Sound Design and Dynamic Range
Fixing Sound Levels (Dynamic Range)
The first problem was that I had not adjusted the level on the title music, so it was pretty much filling the full digital scale (i.e. the peaks are at 0 dBFS or "decibels from the full digital scale"), just like it would on an Audio CD. But this is not the norm for television. Normally, TV audio is mixed somewhat lower.
For television, you want a narrower dynamic range (which is the difference between the loudest and the quietest sounds on the soundtrack, expressed in decibels) than you do for theatrical movies. That's because people usually don't listen to television in an extremely quiet room. A typical living room is much louder than a typical theater auditorium. So very quiet sounds will be lost. On the high end, very loud sounds may be disruptive and in any case, they can cause distortion on the smaller amplifiers used with home televisions.
Viewing on the computer has similar (and possibly worse) limitations.
I had been simply mixing "by ear" using my studio monitor earphones and computer sound card. They're pretty good equipment and they isolate the environment pretty well. I found a nifty website tool for estimating frequency response of your soundcard + earphones + ears combination. It shows me that my hearing is still pretty good and that the soundcard and earphones work over a wide frequency range, though there may be some problems on the very high-frequency end. The down side of this, though, is that stuff that sounds good over my earphones may not sound so good on a TV set.
I found that in fact, I had been mixing with a dynamic range of about 70 dB which is probably okay for theatrical use, but is way too hot for home-listening on a TV. I also had very inconsistent levels from scene to scene. But what levels should I use?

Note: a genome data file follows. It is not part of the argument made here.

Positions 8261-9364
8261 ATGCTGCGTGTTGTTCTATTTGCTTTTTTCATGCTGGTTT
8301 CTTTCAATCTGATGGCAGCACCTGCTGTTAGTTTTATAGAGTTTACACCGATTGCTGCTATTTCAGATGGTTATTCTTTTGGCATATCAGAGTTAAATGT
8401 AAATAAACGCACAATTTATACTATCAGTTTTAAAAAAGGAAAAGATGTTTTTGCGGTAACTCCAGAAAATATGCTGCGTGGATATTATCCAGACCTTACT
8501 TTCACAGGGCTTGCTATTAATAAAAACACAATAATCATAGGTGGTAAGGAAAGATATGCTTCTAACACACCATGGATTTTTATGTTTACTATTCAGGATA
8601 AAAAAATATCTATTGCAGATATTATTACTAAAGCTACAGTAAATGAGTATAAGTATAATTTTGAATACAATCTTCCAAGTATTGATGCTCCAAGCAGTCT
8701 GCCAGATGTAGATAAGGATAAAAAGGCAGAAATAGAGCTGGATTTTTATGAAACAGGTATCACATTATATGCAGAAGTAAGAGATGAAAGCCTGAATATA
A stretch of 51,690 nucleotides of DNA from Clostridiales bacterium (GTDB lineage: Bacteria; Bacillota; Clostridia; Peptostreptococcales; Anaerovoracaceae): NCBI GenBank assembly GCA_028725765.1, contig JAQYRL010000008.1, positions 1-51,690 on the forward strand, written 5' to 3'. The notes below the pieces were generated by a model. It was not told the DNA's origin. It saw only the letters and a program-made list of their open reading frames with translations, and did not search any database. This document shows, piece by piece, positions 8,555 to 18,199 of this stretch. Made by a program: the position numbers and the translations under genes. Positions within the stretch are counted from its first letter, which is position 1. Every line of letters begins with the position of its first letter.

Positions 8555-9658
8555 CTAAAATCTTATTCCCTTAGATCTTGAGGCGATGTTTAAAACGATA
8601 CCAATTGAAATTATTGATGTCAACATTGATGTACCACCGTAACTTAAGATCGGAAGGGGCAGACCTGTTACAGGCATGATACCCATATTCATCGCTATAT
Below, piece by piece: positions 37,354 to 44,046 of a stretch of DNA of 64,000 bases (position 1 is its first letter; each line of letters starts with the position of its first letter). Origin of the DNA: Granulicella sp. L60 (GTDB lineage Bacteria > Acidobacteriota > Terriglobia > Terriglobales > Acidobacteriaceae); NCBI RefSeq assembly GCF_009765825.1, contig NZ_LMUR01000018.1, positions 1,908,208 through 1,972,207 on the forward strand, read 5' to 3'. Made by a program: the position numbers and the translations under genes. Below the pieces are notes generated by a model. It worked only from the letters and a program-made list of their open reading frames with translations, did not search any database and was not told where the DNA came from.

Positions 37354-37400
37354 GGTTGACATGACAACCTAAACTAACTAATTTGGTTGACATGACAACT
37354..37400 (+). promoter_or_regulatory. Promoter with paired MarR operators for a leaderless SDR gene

I did some research online, but although there are plenty of discussions of loudness levels on online forums, I found the information more confusing than useful. So instead I decided to learn by example -- I loaded part of the soundtrack from a TV series I like ("Buffy the Vampire Slayer" as it happens), and took a look at what levels they used. I didn't use a formal measurement process, but just estimated by looking at the "Waveform (dB)" scale in Audacity. Here's what I saw:
|Type of Sound||Min||Average||Max|
|Title/Hero Track Music||-12||-18||-21|
|Dialog and Effects||-18||-24||-27|
The absolute peaks were at -8 dBFS.
This seemed like a pretty good starting point, although I didn't see much point in wasting the top 8 dB of scale space (thus throwing away some resolution). So I decided to adjust this scale up to use more of the digital scale. I'm currently working on adjusting my levels to match this plan:
|Type of Sound||Target Level|
|Absolute Peaks||-0.1 dBFS|
|Loudest Sounds||-6 dBFS|
|Title/Hero Track Music||-10 dBFS|
|Dialog, Effects, Music-only||-16 dBFS|
|Background Music||-24 dBFS|
So far, I've only applied this adjustment to a couple of scenes.
Mixing Progress for "No Children in Space" Animatic
As for the sound mixing in general, I have finished the before-title teaser and all of "Act I" which is about 30 minutes in. This was about halfway through the episode as originally conceived, although with all of the edits, I'm not so sure anymore. The episode has probably grown a bit in length from the original 55 minute plan.
I hope to get through Act II sometime this week, and finish up the entire animatic. I will then be going through and improving some of the dodgier artwork to make what's going on a little clearer to people other than myself. I also have to make sure that I've met all of the attribution requirements and haven't accidentally used non-free images in my mock-up shots (some of them are photo-collages rather than sketches).